Pearl Production to Increase and Improve in Indonesia

Pearl Production to Increase and Improve in Indonesia


The government is looking to increase pearl production and quality through a new Indonesian National Standards (SNI) code.

Maritime Affairs and Fisheries Minister Fadel Muhammad said on Thursday that the government expected to produce 12 tons of pearls in 2012, half of the national potential.

“We produced 7 tons of pearls this year, 5.7 tons last year,” he said after opening a five-day pearl festival at Grand Indonesia Mall in Jakarta.

He added that an SNI code on pearls issued in April would accompany the production target, as it ensured pearl surface quality.

The SNI code on pearls outlines grades A, B and C. Grade A pearls are “very good”, with bumps covering no more than 10 percent of the surface. Grade B is “good”, with bumps on up to 30 percent of the surface. Grade C is “fair”, with bumps on up to 60 percent of the surface and scratches on less than 30 percent.

Indonesia currently produces South Sea pearls (SSP), the largest and most valuable cultured pearl. Indonesia is the world’s biggest producer of SSPs, with locations in the Eastern regions such as Maluku and East and West Nusa Tenggara.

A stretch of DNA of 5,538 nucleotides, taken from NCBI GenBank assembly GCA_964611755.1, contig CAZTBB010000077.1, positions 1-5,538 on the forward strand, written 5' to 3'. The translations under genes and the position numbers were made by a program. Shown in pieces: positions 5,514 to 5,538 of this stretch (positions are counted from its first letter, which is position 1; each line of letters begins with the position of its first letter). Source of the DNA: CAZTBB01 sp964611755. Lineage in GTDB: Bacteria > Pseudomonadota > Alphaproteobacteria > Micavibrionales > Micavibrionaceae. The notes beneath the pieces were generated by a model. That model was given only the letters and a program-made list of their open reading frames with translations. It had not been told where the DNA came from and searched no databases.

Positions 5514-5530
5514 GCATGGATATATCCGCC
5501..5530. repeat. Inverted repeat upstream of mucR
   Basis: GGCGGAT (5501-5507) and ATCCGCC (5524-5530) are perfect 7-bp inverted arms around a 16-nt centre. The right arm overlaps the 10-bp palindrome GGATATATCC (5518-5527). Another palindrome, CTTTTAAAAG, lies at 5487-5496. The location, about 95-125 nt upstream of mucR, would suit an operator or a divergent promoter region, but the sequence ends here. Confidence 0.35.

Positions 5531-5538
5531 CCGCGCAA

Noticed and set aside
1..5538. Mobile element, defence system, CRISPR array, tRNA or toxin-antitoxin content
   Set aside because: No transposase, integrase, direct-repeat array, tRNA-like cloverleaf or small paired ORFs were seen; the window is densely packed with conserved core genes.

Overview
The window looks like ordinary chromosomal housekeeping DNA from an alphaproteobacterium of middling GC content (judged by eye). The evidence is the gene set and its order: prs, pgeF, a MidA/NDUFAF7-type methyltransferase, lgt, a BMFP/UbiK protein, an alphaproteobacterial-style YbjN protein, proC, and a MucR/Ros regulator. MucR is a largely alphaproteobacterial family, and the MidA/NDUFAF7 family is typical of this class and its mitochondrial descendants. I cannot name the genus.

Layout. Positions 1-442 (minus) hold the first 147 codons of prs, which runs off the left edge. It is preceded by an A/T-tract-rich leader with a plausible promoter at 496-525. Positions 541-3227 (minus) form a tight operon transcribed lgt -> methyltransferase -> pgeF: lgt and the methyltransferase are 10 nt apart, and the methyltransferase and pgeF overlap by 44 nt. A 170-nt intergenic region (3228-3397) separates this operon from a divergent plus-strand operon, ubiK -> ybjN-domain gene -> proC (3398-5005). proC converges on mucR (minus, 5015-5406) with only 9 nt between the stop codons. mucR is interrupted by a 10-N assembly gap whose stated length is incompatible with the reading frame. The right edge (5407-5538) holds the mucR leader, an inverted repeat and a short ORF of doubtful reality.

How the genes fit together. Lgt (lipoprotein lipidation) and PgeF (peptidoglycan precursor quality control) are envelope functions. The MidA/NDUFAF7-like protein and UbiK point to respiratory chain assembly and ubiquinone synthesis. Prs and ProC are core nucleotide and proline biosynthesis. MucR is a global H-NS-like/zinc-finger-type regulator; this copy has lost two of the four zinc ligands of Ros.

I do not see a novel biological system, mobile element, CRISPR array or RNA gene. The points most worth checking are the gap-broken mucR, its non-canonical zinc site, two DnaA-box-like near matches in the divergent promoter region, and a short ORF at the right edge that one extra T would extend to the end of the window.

The ministry’s director general for fishery product processing and marketing, Victor P.H. Nikijuluw, said the government would enact the code soon with a ministerial decree.

“We hope the decree will be signed in the next two weeks. By that time, the SNI will be mandatory and all pearl producers and exporters must follow it,” he said.

Victor said that applying the SNI code on pearls might allow export expansion with a higher value in the future, because the SNI code followed international standards and was internationally recognized.

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